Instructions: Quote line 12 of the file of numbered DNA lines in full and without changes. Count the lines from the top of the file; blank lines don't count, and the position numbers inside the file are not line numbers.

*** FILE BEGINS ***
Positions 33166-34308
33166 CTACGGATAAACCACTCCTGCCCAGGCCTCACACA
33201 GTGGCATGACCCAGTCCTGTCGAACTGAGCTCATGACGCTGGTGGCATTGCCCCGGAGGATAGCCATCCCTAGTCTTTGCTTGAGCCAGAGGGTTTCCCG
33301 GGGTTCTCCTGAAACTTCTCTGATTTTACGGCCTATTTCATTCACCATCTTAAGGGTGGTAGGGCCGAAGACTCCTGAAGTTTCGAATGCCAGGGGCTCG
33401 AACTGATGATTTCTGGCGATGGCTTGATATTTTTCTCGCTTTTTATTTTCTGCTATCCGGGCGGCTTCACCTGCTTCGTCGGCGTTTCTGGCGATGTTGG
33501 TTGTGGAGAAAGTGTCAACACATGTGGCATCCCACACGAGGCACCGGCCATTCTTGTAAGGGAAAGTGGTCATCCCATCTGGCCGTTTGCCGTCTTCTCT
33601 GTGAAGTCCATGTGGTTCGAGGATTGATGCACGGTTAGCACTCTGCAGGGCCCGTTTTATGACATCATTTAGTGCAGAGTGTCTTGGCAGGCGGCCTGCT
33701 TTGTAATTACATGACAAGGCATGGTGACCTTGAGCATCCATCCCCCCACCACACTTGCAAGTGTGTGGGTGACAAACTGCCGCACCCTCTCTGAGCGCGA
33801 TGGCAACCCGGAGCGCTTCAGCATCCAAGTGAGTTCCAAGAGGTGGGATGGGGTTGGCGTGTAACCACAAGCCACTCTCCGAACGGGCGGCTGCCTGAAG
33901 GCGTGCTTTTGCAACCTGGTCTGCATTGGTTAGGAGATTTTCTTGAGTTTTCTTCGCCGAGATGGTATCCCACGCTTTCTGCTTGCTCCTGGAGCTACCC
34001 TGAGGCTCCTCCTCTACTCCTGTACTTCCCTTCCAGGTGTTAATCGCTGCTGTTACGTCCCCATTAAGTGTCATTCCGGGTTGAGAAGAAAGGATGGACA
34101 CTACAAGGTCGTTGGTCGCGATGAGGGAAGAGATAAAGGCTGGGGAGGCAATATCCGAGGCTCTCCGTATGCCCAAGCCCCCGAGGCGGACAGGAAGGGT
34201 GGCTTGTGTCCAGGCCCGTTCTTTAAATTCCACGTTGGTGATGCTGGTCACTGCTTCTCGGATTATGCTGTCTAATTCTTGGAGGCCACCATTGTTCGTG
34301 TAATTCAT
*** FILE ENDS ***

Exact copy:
34101 CTACAAGGTCGTTGGTCGCGATGAGGGAAGAGATAAAGGCTGGGGAGGCAATATCCGAGGCTCTCCGTATGCCCAAGCCCCCGAGGCGGACAGGAAGGGT